Supreme Court hope for Rajiv Gandhi assassination convict
The Supreme Court on Wednesday said it would direct the release of Rajiv Gandhi assassination convict A.G. Perarivalan, asserting it was not bound by any decision that the President may take on the Tamil Nadu governor referring to him the state government’s decision to grant him remission.
“Whatever decision the President is going to take will not have a bearing on us…. We thought it is our duty to interpret the Constitution and law, not the President,” a bench of Justices L. Nageswara Rao and B.R. Gavai told additional solicitor-general K.M. Natraj during a hearing.
“The Constitution has to be interpreted by this court or by the Hon’ble President, Mr Natraj?” Justice Gavai asked the Union government’s law officer.
The court adjourned the matter to May 10 and said it would pass orders for the release of Perarivalan as the Centre did not appear to be interested in arguing the matter.
“We will pass the order to release him as you are not ready to argue the case. We can’t shut our eyes to something that is happening against the Constitution and we have to go by the Bible which is the Constitution,” Justice Rao, heading the bench, told the ASG.
The court was dealing with a special leave petition filed by Perarivalan challenging the delay by the governor in taking a decision on the recommendation made in September 2018 by the Tamil Nadu cabinet to release him on remission.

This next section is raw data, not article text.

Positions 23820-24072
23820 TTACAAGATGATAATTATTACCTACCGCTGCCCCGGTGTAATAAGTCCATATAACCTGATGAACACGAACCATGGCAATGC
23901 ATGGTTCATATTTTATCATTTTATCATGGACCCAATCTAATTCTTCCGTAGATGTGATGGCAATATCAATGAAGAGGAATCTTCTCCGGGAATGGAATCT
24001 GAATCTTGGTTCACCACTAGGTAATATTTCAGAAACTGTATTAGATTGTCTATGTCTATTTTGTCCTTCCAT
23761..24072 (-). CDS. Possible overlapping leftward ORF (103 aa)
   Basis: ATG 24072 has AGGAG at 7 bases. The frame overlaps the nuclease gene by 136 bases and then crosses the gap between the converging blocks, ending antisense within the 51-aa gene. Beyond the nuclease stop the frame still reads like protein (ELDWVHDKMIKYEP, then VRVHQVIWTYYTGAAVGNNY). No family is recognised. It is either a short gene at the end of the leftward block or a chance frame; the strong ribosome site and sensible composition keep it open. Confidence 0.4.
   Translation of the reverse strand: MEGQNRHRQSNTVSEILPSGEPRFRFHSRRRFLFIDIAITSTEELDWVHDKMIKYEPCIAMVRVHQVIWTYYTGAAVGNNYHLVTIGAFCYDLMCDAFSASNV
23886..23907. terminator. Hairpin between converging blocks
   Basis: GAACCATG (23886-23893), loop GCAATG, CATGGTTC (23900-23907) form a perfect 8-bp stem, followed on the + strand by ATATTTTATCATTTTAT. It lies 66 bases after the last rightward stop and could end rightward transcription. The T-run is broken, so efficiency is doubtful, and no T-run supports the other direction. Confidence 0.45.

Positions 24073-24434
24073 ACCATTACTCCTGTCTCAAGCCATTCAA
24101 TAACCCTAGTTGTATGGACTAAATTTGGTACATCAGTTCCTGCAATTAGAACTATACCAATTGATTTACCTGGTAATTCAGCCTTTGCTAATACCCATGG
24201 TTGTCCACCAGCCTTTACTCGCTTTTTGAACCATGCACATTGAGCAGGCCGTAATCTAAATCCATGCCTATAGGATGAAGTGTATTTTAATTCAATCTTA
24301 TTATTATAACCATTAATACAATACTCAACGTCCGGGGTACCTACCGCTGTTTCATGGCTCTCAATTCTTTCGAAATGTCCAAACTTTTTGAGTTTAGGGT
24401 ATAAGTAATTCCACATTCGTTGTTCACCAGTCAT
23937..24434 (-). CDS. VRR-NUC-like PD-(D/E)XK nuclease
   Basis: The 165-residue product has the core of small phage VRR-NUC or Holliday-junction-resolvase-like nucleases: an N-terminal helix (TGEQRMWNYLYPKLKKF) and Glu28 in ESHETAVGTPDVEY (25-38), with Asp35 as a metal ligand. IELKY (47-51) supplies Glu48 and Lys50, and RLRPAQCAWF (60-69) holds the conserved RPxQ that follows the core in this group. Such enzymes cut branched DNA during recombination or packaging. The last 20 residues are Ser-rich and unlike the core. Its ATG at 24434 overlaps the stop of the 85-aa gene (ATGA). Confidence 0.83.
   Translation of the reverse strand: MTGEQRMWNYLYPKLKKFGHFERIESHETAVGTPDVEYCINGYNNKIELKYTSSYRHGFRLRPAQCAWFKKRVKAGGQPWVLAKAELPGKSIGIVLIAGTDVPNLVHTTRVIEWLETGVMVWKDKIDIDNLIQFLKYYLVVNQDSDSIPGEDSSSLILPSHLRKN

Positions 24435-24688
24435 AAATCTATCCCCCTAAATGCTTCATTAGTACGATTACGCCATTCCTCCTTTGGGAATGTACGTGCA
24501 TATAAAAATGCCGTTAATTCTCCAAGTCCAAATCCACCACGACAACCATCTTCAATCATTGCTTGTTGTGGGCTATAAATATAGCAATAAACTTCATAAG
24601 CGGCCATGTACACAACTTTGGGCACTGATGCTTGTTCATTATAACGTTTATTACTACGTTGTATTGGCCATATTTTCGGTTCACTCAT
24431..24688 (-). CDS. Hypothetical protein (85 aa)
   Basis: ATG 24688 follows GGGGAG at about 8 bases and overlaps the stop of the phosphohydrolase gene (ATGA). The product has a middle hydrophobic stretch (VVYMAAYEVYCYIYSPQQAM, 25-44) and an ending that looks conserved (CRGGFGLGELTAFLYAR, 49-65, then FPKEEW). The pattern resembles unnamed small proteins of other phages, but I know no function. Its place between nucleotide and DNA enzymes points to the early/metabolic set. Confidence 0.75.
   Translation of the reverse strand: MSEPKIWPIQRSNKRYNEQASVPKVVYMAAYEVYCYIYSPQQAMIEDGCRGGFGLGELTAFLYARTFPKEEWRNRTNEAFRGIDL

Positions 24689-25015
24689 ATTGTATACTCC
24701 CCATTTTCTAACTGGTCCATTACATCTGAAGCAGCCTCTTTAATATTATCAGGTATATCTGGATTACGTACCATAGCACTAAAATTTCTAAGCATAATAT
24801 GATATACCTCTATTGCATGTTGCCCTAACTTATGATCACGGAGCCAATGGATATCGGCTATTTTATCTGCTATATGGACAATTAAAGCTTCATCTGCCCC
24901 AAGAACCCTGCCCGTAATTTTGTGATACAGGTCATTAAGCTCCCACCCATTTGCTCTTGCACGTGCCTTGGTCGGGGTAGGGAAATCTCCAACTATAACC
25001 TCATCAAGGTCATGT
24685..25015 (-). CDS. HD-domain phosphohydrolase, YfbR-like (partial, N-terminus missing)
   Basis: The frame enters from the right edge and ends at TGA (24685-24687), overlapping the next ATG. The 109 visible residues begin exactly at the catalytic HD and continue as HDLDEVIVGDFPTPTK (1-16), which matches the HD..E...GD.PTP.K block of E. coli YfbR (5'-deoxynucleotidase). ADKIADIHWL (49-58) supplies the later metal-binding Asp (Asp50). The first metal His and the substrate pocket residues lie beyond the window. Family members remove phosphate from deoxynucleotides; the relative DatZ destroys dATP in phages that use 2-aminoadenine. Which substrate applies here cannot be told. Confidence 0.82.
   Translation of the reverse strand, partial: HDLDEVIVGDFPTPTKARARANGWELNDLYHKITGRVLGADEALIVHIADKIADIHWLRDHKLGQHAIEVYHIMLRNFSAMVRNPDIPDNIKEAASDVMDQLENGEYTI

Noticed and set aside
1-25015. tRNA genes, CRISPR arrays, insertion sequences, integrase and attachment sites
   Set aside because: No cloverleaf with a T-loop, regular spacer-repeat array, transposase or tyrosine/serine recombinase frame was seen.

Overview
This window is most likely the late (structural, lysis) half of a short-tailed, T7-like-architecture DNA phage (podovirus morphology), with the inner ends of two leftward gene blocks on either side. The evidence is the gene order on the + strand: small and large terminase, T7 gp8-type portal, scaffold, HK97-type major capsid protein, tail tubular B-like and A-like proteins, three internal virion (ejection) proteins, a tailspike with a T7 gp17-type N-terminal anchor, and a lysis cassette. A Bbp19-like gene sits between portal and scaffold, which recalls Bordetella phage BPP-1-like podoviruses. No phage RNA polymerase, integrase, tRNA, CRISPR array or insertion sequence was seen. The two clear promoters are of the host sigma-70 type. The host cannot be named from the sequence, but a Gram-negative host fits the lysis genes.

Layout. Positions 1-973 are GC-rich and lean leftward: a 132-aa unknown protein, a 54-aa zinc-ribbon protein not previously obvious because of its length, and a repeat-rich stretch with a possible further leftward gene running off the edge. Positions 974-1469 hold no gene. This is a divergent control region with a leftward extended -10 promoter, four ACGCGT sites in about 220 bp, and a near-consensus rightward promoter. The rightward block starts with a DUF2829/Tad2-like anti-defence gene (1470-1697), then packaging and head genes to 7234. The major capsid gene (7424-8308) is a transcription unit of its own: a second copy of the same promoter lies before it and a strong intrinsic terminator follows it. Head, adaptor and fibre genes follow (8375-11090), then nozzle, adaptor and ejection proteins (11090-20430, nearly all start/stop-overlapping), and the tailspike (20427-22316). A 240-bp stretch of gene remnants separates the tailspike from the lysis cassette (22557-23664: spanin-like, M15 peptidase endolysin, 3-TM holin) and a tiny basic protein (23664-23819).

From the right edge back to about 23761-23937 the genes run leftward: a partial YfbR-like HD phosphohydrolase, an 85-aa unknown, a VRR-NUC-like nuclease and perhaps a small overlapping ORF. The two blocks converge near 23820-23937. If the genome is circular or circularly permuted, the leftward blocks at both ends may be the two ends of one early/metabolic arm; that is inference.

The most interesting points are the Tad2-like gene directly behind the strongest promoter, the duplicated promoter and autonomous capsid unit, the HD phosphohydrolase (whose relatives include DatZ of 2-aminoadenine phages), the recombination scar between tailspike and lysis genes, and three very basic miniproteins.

Although Natraj persisted with the argument that the President was examining the file sent by the governor relating to the cabinet decision, the bench refused to buy it.
“There are certain powers conferred on the high dignitaries but the working of the Constitution should not be brought to a halt… nobody is above the law,” the court remarked.
It said Perarivalan had already spent over 32 years in jail and the issue involved interpretation of Article 14 (equality) and also the fundamental right to life and liberty guaranteed under Article 21.
When the court asked as to when the governor referred the cabinet’s decision to the President, the ASG said: “Recently, on January 27, 2021.” Justice Gavai replied: “It was way back in January 2021 and you call it recently, in a matter of personal liberty?”
Natraj said the convict was already out on bail and as such his personal liberty had not been curtailed. “But the Damocles sword is still hanging,” Justice Gavai answered.
The court said it would determine whether under the Constitution the governor can refer a cabinet decision to the President as he is bound by the decisions of the council of ministers.
Senior advocate Rakesh Dwivedi, appearing for the Tamil Nadu government, said the entire federal structure would collapse if governors started referring cabinet decisions to the President.
The court said the governor was bound by the decisions of the state cabinet and therefore there was no question of referring the matter to the President.
“It is a matter to be decided by the court, the decision of the governor was not even needed, Mr Natraj. He is bound by the decision of the council of ministers. We will have to look into this,” Justice Rao observed.
The bench pointed out that the governor acts on behalf of the state and wondered why the Union government was defending his action.
It later posted the matter for further hearing to May 10 by which time the Centre is expected to make its stand clear.